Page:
Student Highlight: Alison Coria-Tarazona

Programs for this blog post

Leadership & Service in Public Health

Authored By:

Megan Hoeffler

This Blog post was written by one of our CIEE participants, Alison Coria-Tarazona.


Screamed one of the students in the program at the airport when we all met. The game Uno was the first activity we all did together as a way to break the ice. It definitely connected us as friends and brought out lots of laughter. 

Once we actually did arrive at our designated home stays, each and every one of us were welcomed with open arms. My homestay mom immediately greeted me with a warm hug and told me “¡bienvenida mi hija!” which translates to “welcome my daughter!” 

It’s been a week since we last arrived, and I am more than confident to say that every day here in the Dominican Republic has been so special to me and undoubtedly brought the best out of me. Starting from the Non-Governmental Organization (NGO) where we interacted with the children, to the cultural visits in the city of Santiago, I have definitely learned a lot about the DR and of myself. 

My homestay mom has made such delicious meals for breakfast, lunch, and even dinner. A few include:

Mangú: fried cheese, fried salami, mofongo topped with red onion slices

La Bandera (The Dominican Flag): rice, beans, salad, strewed meat, avocado, plantains

Tostones: fried and mashed plantains slices

Habichuelas: another word for beans

Mofongo: mashed fried plantains

As you can see, I was well nutritioned and enjoyed every bite I had. When comparing food to the United States, I find it to be a lot more fresh and flavorful here, for example the fruits are sweeter here at the DR.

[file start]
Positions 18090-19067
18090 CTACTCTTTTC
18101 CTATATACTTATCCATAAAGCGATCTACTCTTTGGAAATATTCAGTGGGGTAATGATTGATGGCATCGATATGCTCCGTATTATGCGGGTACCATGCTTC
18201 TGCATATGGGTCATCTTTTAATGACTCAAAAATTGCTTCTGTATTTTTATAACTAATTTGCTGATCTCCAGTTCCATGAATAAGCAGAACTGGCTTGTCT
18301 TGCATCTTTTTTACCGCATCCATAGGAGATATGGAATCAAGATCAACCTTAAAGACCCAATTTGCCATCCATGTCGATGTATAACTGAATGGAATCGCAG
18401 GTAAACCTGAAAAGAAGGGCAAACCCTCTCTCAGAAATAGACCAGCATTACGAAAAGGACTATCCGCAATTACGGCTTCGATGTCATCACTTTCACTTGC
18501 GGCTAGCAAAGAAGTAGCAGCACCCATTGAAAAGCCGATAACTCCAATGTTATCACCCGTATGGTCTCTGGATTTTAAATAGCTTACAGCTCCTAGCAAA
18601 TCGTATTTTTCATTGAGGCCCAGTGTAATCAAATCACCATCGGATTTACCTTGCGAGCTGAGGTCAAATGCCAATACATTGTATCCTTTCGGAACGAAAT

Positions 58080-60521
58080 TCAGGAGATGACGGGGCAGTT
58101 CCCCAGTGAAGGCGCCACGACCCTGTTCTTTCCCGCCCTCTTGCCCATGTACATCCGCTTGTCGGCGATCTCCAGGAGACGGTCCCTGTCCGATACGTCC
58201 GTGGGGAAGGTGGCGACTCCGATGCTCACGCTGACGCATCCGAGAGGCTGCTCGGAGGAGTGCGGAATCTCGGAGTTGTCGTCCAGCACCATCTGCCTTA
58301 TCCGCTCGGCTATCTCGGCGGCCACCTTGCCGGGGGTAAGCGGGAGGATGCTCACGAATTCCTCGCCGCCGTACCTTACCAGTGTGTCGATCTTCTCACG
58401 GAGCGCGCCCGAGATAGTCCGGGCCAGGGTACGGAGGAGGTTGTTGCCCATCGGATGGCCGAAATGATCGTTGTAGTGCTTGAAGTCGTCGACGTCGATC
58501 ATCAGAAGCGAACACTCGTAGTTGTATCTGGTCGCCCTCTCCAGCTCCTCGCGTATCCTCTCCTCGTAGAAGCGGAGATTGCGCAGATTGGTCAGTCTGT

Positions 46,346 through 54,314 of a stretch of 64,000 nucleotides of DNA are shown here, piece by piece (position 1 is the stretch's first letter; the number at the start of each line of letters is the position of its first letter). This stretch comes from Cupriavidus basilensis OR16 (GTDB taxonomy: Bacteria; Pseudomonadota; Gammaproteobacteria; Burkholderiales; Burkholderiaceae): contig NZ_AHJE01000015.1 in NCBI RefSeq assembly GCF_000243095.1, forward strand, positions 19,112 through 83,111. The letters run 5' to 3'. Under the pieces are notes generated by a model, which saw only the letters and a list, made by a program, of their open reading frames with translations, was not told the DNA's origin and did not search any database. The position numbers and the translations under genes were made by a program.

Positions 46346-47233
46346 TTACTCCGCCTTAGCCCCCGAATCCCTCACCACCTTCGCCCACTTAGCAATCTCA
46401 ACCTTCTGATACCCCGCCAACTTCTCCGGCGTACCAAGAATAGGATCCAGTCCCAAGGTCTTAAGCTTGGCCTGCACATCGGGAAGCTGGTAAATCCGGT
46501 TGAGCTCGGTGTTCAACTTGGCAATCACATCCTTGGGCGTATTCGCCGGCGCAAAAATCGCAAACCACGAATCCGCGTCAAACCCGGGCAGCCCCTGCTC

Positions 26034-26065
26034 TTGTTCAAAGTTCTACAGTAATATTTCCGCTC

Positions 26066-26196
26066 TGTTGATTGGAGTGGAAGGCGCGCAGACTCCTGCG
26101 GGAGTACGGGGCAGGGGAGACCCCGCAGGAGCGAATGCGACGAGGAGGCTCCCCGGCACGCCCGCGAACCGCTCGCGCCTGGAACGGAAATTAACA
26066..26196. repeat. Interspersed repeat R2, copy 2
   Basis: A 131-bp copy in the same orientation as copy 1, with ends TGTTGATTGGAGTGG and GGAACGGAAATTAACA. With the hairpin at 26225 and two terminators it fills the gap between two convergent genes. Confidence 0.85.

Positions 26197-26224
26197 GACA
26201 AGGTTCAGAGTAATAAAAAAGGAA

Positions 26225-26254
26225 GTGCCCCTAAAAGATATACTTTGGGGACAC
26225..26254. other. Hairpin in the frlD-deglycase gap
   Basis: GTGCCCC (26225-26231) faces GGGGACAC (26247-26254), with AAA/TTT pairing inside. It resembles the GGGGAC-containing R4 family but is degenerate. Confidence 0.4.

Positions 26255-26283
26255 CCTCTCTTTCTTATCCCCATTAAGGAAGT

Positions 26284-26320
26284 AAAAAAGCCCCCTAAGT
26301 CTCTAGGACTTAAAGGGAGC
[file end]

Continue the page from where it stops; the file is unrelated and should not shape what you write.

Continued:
Coming to the Dominican Republic, I was afraid of the safety in the community just like how anyone else would be when visiting a new place. However, my homestay mom and leaders did the best they could to ensure that I felt safe. Multiple precautionary measures were taken such as curfews, buddy systems, requirement to have a form of communication in hand, accessible transportation, and informing us of other essential information. So if you’re a parent reading this, know that your child is being placed in great hands. Not only will they be safe, but they will also be experiencing a once in a lifetime opportunity. If you’re the student who will be traveling, you most definitely will create wonderful and unforgettable memories that shape your ever changing personality. 

The Leadership and Service in Public Health is a great program to directly learn how the culture at a certain place impacts the healthcare system as well as compare the country you’re traveling to with your hometown. Being able to fully immerse myself in the life of Santiago through the colorful music and architecture has made this program unique and valuable.